Poll: Americans haven't been this worried about climate change since 2008. That's good news.

Keith Gaby

This post was updated with new temperature data on March 21, 2016.

A new Gallup Poll brings some interesting and encouraging news about Americans and climate change: Concern about global warming is at its highest point since 2008.

Nearly two-thirds of those polled, 64 percent, say they are “worried a great deal/fair amount” about this threat. That’s 9 percentage points higher than last year.

We’ve known for a while that most Americans accept the reality of climate change, but their level of concern has varied. So this jump in the realization that we’re facing a serious threat is noteworthy – if we can translate it into support for action.

Just as importantly, more Americans than ever see that these temperature changes are caused by human activities. That number, 65 percent, is 10 percentage points higher than last year.

That’s important because once you realize we are causing the problem, the next logical step is that we can fix it by doing things differently – such as move faster toward clean energy.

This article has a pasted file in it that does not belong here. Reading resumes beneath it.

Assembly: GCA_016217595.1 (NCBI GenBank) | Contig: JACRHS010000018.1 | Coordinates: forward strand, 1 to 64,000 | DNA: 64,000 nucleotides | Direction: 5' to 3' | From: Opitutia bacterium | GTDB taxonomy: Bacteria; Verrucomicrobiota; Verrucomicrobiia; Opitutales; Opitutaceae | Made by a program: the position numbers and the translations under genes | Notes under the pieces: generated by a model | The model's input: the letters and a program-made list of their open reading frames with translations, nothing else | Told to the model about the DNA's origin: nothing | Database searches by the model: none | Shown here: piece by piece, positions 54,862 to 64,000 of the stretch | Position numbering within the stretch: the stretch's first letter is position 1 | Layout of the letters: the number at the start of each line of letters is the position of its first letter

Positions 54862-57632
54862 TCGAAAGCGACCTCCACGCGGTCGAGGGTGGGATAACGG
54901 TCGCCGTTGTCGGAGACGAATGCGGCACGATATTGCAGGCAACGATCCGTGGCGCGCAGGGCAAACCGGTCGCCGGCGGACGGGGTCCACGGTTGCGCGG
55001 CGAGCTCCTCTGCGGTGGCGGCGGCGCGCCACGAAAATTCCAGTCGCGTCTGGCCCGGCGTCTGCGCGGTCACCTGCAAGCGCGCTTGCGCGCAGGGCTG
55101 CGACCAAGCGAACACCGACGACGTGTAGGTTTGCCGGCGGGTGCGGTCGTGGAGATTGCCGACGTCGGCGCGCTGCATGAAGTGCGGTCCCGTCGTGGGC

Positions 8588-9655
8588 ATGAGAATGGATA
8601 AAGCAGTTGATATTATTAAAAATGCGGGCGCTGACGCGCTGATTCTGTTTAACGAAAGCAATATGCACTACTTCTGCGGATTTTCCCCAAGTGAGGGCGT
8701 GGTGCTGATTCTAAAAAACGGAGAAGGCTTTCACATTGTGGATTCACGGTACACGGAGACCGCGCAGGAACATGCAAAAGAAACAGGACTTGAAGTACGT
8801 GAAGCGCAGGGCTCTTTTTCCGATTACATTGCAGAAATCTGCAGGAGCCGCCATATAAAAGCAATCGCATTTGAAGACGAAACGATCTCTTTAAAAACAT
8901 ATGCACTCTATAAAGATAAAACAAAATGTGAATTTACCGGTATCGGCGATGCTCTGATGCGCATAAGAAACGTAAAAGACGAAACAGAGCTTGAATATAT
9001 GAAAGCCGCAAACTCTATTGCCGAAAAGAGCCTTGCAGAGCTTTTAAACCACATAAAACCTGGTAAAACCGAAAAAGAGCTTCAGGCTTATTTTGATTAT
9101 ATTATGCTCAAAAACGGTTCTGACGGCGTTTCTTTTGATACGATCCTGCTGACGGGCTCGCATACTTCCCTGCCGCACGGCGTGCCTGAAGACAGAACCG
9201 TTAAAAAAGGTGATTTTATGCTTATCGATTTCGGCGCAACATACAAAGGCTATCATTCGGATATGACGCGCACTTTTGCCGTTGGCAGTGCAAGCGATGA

You might think the current polarized political atmosphere has made opinions on the issue more partisan, but the opposite is true. Today, 40 percent of Republicans say they worry a great deal or fair amount about climate change, up from 31 percent a year earlier.

It’s hard know to exactly why this shift is occurring, but I’d guess the media coverage of the climate talks in Paris had an impact.

Not only was there an increase in reporting on the science and impacts of climate change, but people saw the whole world come together to solve a problem. That makes it harder to tell yourself it’s all hoax.

And the fact that we just finished the warmest winter ever recorded, after 2015 shattered all heat records, probably woke up some people who hadn’t been paying close attention.